Donna Portee, who is white, and Paul Portee, who is African-American, sued owner Henry Hastava and rental agent Benjamin Vajda after trying unsuccessfully to rent a house owned by Hastava in Island Park, New York.
Vajda met with Donna Portee in 1994 and allowed her to sign a lease. When Vajda met Paul Portee, he refused to allow him to sign the lease and took the house key away from Donna Portee. Paul Portee testified that he felt Vajda rejected him as a tenant based solely on race.
When the case went to trial a second time, Hastava tried to have the jury's only African-American member removed. The trial judge refused to remove the Black juror, claiming the challenge was based solely on the juror's race. The jury ruled in the Portees' favor.
Hastava appealed the judgment and the damage awards. He also appealed the trial court's decision to not remove the Black juror. The Second Circuit rejected Hastava's arguments and affirmed the prior decision.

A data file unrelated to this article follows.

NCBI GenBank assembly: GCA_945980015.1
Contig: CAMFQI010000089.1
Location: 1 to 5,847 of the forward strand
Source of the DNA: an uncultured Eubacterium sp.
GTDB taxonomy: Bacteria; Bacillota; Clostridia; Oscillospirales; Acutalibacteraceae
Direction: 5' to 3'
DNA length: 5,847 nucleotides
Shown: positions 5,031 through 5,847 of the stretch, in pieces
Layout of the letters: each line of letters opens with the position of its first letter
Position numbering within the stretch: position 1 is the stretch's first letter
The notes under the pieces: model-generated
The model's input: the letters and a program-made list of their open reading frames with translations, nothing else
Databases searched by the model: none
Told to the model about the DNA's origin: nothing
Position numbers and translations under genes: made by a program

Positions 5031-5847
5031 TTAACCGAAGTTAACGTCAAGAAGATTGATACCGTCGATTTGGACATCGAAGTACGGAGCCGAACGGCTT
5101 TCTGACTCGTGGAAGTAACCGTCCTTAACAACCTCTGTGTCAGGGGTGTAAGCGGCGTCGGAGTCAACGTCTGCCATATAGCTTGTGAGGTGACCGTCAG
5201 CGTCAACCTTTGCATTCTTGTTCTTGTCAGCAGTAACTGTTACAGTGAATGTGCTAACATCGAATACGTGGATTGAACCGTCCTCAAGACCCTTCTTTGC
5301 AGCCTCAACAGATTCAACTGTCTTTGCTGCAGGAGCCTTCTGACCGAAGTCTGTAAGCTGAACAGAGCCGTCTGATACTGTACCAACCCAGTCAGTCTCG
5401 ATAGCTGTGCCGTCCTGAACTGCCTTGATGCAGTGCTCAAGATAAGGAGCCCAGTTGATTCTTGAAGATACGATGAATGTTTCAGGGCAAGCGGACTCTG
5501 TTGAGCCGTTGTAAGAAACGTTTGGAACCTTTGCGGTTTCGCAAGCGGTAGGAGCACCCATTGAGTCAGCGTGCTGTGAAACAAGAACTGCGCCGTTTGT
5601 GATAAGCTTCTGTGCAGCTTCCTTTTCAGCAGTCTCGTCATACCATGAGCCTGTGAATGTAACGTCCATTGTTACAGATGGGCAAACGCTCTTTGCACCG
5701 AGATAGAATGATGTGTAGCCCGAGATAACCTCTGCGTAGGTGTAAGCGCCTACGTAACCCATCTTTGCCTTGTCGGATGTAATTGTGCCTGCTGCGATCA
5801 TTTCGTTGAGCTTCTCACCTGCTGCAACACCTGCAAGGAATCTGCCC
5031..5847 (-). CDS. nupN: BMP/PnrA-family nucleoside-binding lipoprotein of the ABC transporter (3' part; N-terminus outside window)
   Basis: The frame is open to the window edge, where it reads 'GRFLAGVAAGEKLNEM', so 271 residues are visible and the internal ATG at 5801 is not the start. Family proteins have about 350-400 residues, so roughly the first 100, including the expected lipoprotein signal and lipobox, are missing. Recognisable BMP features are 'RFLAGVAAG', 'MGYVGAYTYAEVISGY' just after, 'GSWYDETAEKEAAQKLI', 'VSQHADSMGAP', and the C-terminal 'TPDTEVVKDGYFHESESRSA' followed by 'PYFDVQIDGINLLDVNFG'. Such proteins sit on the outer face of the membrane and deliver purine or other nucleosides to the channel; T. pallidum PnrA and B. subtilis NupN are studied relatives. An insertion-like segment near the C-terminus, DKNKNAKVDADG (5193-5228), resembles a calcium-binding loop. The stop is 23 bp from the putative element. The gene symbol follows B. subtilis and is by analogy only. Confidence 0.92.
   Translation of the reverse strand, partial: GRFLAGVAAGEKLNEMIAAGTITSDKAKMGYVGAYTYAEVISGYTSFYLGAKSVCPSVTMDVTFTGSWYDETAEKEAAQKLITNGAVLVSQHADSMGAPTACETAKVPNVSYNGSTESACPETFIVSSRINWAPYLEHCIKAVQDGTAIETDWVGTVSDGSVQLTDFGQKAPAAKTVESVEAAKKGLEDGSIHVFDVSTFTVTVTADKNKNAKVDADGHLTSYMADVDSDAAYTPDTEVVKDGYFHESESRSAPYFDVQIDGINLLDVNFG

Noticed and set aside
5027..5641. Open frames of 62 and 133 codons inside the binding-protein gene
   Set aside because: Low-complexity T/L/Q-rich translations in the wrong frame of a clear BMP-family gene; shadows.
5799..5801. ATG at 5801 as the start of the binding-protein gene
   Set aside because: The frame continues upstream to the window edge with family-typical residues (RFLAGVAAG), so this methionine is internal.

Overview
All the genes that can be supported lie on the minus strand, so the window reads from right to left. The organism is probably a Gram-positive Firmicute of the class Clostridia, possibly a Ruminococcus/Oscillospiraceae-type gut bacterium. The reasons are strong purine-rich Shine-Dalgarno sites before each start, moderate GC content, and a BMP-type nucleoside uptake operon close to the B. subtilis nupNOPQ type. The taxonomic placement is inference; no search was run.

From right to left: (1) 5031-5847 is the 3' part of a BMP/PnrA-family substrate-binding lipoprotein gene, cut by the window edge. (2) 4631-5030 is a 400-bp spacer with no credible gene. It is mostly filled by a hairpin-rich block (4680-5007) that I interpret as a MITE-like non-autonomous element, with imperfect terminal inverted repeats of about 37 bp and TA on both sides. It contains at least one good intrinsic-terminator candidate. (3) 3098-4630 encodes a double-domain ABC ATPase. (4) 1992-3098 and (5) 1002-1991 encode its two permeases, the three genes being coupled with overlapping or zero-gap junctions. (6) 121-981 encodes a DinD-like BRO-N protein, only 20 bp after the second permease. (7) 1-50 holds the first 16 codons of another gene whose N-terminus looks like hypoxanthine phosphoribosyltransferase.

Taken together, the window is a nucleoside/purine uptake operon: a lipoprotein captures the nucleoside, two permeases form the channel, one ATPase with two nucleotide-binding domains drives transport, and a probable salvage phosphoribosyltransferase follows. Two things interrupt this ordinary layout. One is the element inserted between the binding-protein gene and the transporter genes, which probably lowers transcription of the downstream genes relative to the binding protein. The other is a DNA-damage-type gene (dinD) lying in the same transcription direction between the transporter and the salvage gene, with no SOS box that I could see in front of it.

The panel claimed that the second emotional distress award was acceptable because it was not "so high as to shock the judicial conscience." The panel also affirmed the punitive damages award. The panel claimed that the evidence showed that Hastava had fostered a "discriminatory atmosphere" among his employees and that he could have been responsible for the actions of those employees by creating such an atmosphere. The panel also ruled that the trial judge was correct in not removing the Black juror. According to the panel, Hastava presented no evidence to show that his challenge against the juror was based on anything but race.